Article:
How to Build a Web Page Programmatically
by Fred Brack
If you are a webmaster who periodically creates or receives a file of data
that has to be integrated into a webpage, this is one person's experience with
how to do that. Here are the assumptions:
- You know how to write a computer program in some language (any
- You have a web page which presents data in tabular or list format (in
other words, consistent from line to line).
- You receive or generate yourself a file of data whose contents determine
completely what will be listed on your page, other than introductory text.
In my case, I receive files of data each week in the form of an Excel
spreadsheet where each row represents a single video title (for example, a
movie) along with its characteristics (like genre and rating). From this
data, I build a webpage programmatically alphabetizing all the titles and adding
index letters (A, B, C, etc.). I get everything I need in the file -- I
just need to extract and manipulate the data, turning it into HTML.
An overview of how this is done follows:
- Build your web page with a sample line of data.
- Include the complete header, navigation, footer, and any introductory or
closing text you want.
- Insert "control" statements at any place that you want your program to
insert data. For example, the update date and number of titles listed,
and a second location where you actually want the title listing to begin.
- If the data comes to you in a spreadsheet, SAVE the data in ".csv"
format - Comma Separated Values. Excel will save the data in a file where
the data in each column of a row is written out followed by a comma. If the
data itself contains a comma, then the entire field will be in quotes. Your
program will extract the data from this file (since you can't process the
Excel spreadsheet directly).
- Write a program to do any preprocessing of your CSV (or other) file data
(for instance, validate it, sort it, and count valid entries); load up a
template consisting of that sample page your wrote up to the point of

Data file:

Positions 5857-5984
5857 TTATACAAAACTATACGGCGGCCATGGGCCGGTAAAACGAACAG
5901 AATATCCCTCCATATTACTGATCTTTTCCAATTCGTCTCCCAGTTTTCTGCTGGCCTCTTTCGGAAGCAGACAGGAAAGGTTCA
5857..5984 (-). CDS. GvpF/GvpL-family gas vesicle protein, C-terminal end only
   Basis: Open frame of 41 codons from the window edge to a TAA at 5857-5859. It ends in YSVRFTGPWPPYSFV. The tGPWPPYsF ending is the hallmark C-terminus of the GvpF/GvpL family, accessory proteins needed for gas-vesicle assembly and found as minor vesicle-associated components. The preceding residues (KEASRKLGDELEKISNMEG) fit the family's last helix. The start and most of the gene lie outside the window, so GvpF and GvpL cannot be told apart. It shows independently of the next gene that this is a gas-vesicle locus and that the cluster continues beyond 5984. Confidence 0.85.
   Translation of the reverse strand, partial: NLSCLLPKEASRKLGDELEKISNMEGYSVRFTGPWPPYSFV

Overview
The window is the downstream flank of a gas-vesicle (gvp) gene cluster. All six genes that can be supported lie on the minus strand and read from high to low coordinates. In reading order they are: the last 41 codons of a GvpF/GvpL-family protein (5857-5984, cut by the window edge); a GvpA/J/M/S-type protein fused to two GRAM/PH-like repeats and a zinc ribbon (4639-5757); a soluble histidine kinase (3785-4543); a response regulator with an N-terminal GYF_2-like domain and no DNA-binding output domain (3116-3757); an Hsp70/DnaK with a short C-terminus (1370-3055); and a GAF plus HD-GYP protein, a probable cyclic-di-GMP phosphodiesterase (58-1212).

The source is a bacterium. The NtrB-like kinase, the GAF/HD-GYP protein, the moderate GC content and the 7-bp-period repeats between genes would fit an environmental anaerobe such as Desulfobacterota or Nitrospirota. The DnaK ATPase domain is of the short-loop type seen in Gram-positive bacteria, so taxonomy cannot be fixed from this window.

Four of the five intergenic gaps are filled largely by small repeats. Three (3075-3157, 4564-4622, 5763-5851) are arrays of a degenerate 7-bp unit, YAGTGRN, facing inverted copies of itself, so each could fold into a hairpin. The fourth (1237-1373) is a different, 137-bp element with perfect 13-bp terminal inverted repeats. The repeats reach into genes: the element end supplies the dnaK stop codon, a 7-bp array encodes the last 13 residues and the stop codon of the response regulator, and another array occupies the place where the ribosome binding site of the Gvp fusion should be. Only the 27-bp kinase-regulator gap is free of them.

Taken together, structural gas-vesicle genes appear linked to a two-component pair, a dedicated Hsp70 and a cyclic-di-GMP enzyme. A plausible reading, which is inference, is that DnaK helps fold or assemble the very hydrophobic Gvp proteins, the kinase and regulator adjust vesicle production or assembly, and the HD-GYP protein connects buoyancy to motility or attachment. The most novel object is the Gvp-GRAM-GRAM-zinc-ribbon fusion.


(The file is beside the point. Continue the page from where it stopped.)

your control statement; insert whatever is required at that pont; then
continue to load up the reset of the template.
- The end result is a complete HTML file with your data inserted.
Here is an example of a programmatically generated web page which started out
as an Excel worksheet:
Described Movie Titles. Most of the other title listings on that
website are generated similarly.
- I create the base HTML for a file using the same name as the online
filename, but suffixed by "base." Thus for my "itunesad.html" file
above, I call my base or template file, "itunesadbase.html."
It will be incorporated every time I rebuild my online file. (I set
its characteristic to "exclude from publishing" since it is not a real
- I use
Microsoft Expression Web (an old but free product) to maintain
websites. One of its features is something called Dynamic Web Template
(DWT) which is a way to define a common format for each page in one place (a
.dwt file); then when any changes are made to that common format, propagate
it to all "connected" files. So after creating my base file, if there
are any changes to be made sitewide to the header or footer, I simply use
the option to "update all pages" which use the DWT, and my base file gets
updated. Subsequent builds incorporate these changes, and at the same
time, the current online file gets updated too, since it includes the DWT
from the base.
- In at least one case, I do not use an Excel file as the source of my
data. I created my own "database" of information as a flat file and
extract the fields from it in a manner similar to using a CSV file.
- While you can use any convention you like, I use the following
convention to designate where I am to interrupt the loading of the base file
to insert data:
<!-- CONTROL: name -->
where "name" is something like "DATE" or "DATA" or whatever you want.
I search for the complete line in my program to determine when to interrupt
the read-and-copy of the base file.
As a former IBMer, I choose to write in a programming language you are
unlikely to use: REXX (available free as
Regina Rexx). A
typical program to load data and format a web page is about 1100 lines. In
my case, a lot of that has to do with processing the genre of the movies,
handling exceptions such as correcting titles, and determing changes since last
time. Your program could definitely be shorter! The flow is
something like this:
- Validate the input files
- Read in all the data, processing each line for validity, and writing it
to a work file in a slightly different format
- Sort the work file by title so my output will be alphabetic
- Find additions since the last run so I can mark them in the new listing
(a bunch of code ...)
- Get the template (the base file)
- Insert information in two places; in my case this includes inserting
alphabetic breaks for A, B, C, etc.
- Complete the loading of the template
The resultant HTML file is ready for republishing to my website with a new
date noted, updated title count, and a section at top for "Recent Additions."
I hope this brief summary has given you ideas on how you can programmatically
create your own web pages. Drop me an email if this is helpful or you have
questions or suggestions for improvement.